Don’t Push Her

What a jarring wake up call. I usually take the bus down 16th street every morning without a care in the world, my music playing…life is all good.  But, today as we stopped in front of the Planned Parenthood offices at L and 16th street, I saw the most horrifying sight.

A young, African American girl probably no older than 17 was standing outside of the building without a coat, crying.  Next to her, an older white man with a heavy beard and large cross stood hovering over her shaking a bible at her.  The girl sobbed heavily and tried to move away from the man as she approached the center’s front doors.  He kept pressuring her backwards using his chest as a battering ram.  I kept thinking, Don’t push her. What the hell does he think he’s doing?

Suddenly, from inside the center, two volunteers rocketed outside wearing neon Planned Parenthood penny jerseys over their coats.  The male volunteer walked over to the old man and used his body as a physical barrier between the man and the young girl.  The other volunteer covered the girl with a blanket and ushered her inside as the older man screamed expletives at her calling her a dirty whore.  If I could hear that language through the bus windows in traffic, you can only imagine how loud and violent it must have been for that poor girl.

Once the girl got inside, the older man pressed his face against the glass door and kept screaming.  Our bus pulled away, leaving me with a last glimpse of the man angrily throwing his arms in the air, accidentally dropping the Bible he had shoved in the face of the girl.

This kind of incident I’m sure happens all the time at PPMW. But is it right? Is it legal to harass a young girl for wanting to get help, to get answers?

These images and sounds resonate more strongly with me now that John Boehner was sworn in as the Speaker of the House. Despite his tendency to cry at anything that requires composure, he’s the most powerful anti-choice politician in the country and in his 20 years of political service, he has never voted pro-choice, not even for sexual education or birth control. Taking away the basic right to access care, whether it’s abortion, contraceptives, or even just counseling, will deeply affect many young people–girls very similar to the one I saw this morning.

We’re entering a scary era in the history of reproductive choice and rights… Should I move to Sweden?

Ah the blubbering Boehner

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Cinematic Gold

While growing up in my parents’ house, we weren’t allowed to watch TV.  We had no cable. I never watched nickelodeon or saturday morning cartoons.  Yes, I am that clueless adult who has no idea what fraggle rock is.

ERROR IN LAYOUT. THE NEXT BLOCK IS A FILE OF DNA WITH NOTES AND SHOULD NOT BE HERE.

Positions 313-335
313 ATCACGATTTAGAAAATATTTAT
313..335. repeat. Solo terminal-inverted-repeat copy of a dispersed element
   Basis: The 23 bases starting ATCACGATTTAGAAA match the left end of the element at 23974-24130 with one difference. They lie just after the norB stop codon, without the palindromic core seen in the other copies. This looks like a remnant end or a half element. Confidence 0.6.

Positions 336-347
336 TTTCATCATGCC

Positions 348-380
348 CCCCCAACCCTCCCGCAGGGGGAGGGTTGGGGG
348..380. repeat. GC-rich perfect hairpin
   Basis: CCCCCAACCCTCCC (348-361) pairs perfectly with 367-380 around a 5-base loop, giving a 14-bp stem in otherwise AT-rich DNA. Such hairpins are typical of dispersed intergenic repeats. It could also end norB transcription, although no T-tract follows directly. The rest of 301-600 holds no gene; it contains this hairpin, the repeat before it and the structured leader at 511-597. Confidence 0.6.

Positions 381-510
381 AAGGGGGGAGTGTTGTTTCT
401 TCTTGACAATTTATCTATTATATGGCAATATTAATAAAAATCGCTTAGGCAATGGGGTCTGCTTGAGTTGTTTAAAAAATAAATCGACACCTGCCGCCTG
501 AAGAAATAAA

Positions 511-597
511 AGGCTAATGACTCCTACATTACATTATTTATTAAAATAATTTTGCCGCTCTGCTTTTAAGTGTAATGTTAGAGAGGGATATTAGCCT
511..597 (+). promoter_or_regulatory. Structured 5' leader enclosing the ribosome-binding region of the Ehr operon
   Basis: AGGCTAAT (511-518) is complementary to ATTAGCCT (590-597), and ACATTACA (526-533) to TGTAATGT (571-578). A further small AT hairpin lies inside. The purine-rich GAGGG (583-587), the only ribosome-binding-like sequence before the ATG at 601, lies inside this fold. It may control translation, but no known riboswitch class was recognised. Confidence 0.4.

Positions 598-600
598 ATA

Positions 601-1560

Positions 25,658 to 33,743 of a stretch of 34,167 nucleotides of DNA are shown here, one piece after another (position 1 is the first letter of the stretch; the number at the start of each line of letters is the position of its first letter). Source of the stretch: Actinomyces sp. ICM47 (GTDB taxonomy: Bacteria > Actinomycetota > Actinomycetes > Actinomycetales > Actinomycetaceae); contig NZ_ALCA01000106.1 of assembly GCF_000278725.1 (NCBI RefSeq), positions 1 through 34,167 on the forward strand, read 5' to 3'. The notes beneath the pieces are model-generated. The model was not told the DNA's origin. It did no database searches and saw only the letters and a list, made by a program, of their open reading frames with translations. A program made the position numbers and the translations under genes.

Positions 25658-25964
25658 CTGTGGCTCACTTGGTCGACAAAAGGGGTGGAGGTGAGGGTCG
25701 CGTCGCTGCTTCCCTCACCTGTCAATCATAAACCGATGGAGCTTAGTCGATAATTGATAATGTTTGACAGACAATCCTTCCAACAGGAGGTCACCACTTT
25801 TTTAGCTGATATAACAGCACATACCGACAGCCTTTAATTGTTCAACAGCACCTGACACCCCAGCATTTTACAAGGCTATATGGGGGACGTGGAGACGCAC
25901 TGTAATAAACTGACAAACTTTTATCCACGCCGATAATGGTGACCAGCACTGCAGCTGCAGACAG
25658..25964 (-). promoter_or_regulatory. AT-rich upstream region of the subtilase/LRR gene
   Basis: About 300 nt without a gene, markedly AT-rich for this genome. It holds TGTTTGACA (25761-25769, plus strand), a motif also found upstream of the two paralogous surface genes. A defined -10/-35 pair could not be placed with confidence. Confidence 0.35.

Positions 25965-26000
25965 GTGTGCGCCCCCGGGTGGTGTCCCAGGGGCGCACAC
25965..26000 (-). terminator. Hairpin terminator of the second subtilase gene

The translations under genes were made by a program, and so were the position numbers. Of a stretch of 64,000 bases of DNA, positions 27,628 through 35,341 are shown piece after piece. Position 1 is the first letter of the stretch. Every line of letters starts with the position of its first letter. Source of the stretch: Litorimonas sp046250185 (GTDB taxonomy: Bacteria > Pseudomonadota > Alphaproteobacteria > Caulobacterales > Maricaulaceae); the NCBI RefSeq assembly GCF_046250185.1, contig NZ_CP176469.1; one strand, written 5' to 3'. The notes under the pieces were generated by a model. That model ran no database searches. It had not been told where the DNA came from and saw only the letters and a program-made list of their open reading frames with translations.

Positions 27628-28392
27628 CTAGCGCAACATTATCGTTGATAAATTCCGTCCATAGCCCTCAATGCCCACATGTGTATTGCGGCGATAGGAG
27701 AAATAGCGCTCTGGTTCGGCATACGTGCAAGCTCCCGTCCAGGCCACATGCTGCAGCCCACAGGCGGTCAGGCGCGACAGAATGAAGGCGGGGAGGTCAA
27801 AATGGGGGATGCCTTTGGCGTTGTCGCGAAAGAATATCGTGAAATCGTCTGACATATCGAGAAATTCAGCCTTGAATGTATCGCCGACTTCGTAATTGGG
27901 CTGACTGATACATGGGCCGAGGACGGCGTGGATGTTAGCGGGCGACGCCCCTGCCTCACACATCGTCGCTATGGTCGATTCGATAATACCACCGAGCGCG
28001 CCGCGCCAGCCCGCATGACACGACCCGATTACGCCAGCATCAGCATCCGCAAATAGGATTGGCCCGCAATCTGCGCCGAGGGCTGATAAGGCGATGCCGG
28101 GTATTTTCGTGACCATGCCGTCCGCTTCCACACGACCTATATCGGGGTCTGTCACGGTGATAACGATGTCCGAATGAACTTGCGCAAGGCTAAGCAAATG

The extent of my sitcom television education was Arthur, Sesame Street, the Magic Schoolbus, and, as we got a bit older, Sister Sister on the WB.  Our alternative: movies. Tons and tons of movies.  Particularly the classics, Rogers and Hammerstein musicals, and Disney gems.

Remember when you were a little kid and watched movies, but might not have understood everything that was going on? You’ll be surprised how much you missed.

So, in 2011 I’ve made it a point to re-watch some of the fantastic films I remember as a kid.  The three must-sees so far:

Pocketful of Miracles – Frank Capra film with Bette Davis, Glenn Ford, and Peter Falk about helping someone out just for the sake of helping.

A Pocketful of Miracles

Father Goose Cary Grant and Leslie Caron bicker on a remote island in the Pacific during WWII.

The Thin Man Series – William Powell may be my most favorite drunk detective ever.

Talking to the Dog...

Take some time to revisit or check out these films.  I promise you won’t regret it.

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My favorite things

As we reach the end of the year, I have thought a lot about my favorite things– clothes I like, blogs I read, people I love, food I love to eat.  I thought I’d share and hopefully you can add them to your favorites list:

Favorite Blog: A CUP OF JO – Joanna Goddard never fails to make me smile.  Whether she’s documenting her pregnancy or sharing amazing photography, her blog embodies many of the things that make people happy.

My Sisters: Sasha and Abby, you guys make everything better.  Watching movies, hovering in the kitchen while Abby bakes (who simultaneously threatens to kill us if we touch anything), wrestling, and pouring our hearts out… It will never get old.

At Tufts graduation

Places I’ve gone: In the past year, I have traveled to Los Angeles, New Jersey, Cape Cod, New York, Westport (CT), Boston, DC, Cleveland (MS), Stuttgart (AR), New Orleans.  And for next year:  Memphis (TN), New York, Paris, Berlin, San Francisco, and hopefully many more!


terraced buildings of New Orleans

performer outside the french quarter

Old Photographs: While browsing through the cook book collection at my grandpa’s apartment, I stumbled upon an old photo of my grandparents in the 60’s taken by my cousin Ada. It was a little tattered and torn, but I took it to Penn Camera to be digitally restored. Now it’s hanging above my desk in my apartment. The photo is completely perfect. My grandparents are relaxed, in love, comforted by one another.